Recently a friend told me of his growing concern for the impact of the concept of Great Commission utilitarianism on the church. As someone who is relatively well read and is currently writing a book on the Great Commission I was intrigued about the concept. A Google search on the phrase returned only five documents—not too much discussion about something that my friend is so concerned about.
So what is this Great Commission utilitarianism and why might it elicit so much concern from my friend and so little discussion within the church?
Great Commission Utilitarianism Defined
First, let us define utilitarianism itself. The word utilitarian refers to something that is useful. It is derived from Philosophical Pragmatism, a movement born in America at the end of the 19th century and popularized by the atheistic humanistic philosopher John Dewey in the 20th century. Philosophic Pragmatism determines that something is valuable if it is functional; it is good if it works! There is no sense in asking if that thing is beautiful, good, or true, only if it is useful. Unfortunately, many Christians have, perhaps unconsciously, denied the biblical virtues of truth, beauty, and goodness for utilitarianism.
Great Commission utilitarianism [GCU] refers specifically to a prevailing Christian view of work and wealth. Work is separated from God’s purpose and viewed as a necessary evil, or even a curse. Wealth is not something to be pursued for God’s glory and as part of God’s intentions for families, communities, and even nations. Instead, wealth exists for utilitarian purposes such as the need to feed one’s family and provide basic housing and simple clothing. Any other use of wealth would be a waste. In addition, a person who has amassed wealth is expected to use it to support “spiritual purposes.” This should include his or her local church, missions, and charitable organizations. People who spend wealth on themselves (outside of a utilitarian framework) are often made to feel guilty; “How can one afford a new vehicle when the church bus is falling apart?”
Stated another way, GCU sees wealth as bad in itself and thus it should be rejected. Wealth can only be deemed “good” if it has utility; in other words, if it is used to support something that is spiritual. Enjoying material things such as a good meal, going to the theater, owning a beautiful home and clothes, enjoying art and good music, or owning a well-built vehicle is seen as worldly. Mediocrity and utility are virtues of GCU. To die with wealth is evil.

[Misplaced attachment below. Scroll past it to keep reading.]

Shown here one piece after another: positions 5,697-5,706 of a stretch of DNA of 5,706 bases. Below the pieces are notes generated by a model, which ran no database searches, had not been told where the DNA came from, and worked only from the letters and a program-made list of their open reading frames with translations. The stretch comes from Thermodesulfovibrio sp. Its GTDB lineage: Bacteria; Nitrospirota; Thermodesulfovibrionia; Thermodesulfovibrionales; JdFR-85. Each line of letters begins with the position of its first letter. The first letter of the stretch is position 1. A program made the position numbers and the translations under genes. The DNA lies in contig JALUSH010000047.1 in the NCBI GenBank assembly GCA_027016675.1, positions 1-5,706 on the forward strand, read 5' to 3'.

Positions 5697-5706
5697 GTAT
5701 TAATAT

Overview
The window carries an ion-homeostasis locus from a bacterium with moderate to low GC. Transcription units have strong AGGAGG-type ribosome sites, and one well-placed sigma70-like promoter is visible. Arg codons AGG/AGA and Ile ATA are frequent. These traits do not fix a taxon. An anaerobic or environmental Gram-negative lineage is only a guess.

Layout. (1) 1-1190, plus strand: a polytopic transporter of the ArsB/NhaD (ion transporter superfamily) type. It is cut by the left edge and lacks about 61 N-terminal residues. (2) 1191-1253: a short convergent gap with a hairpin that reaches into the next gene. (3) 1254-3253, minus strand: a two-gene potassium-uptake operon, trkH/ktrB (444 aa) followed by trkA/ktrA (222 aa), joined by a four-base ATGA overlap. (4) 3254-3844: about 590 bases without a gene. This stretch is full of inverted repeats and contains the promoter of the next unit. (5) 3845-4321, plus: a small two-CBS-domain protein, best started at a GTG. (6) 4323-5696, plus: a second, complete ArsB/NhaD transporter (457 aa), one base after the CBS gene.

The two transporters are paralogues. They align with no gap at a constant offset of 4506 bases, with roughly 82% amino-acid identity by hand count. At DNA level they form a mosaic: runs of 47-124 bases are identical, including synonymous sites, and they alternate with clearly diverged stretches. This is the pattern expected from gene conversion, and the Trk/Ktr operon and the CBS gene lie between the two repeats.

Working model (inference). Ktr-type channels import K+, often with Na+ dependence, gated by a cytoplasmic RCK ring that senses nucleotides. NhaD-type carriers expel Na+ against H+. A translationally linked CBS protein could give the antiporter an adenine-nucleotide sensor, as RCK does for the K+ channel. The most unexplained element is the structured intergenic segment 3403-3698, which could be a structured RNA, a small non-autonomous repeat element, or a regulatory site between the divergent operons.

Like wealth, work is good in-so-far as it 1) is spiritual work – missions, evangelism, church planting or being a theologian, 2) is “ministry” – helping people who are hungry (relief or aid workers) or sick (health workers) or teaching, or 3) contributes to the support of spiritual workers. All other work is considered worldly or secular. Being a farmer, auto mechanic, homemaker, entrepreneur, or artist is thought to be inferior to religious vocations. Work has been devalued from its biblical glory, to being a curse.
This view of work is not what the Bible calls for, however. As ordained in Genesis 1-2, work is a sacred task. It is mankind’s contribution to fulfillment of the Creation Mandate to build Godly culture. Work is the human contribution to the fulfillment of God’s purposes for creation and to the end of history – telos, the completion of the garden-city – the City of God. In this framework work is worship, our dignity as human beings. We were made to be economic man! The meaning of the Greek word for economics refers to being stewards of [God’s] house; from the beginning, we are meant to labor, to create, to generate bounty in our communities and nations. The earth, our families, communities, and nations are all to prosper and to reach their fruition. This is what it means to be economic man. Or to say it differently, work is what human beings do to steward creation, to bring forth all its potential and bring God’s intention to fulfillment.
From this crescendo of understanding, the glorious biblical concept of work and wealth has been reduced to the utilitarian need to support missions and spiritual causes, and the necessity to put food on the table. The biblical mandate to work and to be rewarded with wealth for this work is now seen instead to be a curse and thus something to be avoided.
-Darrow L. Miller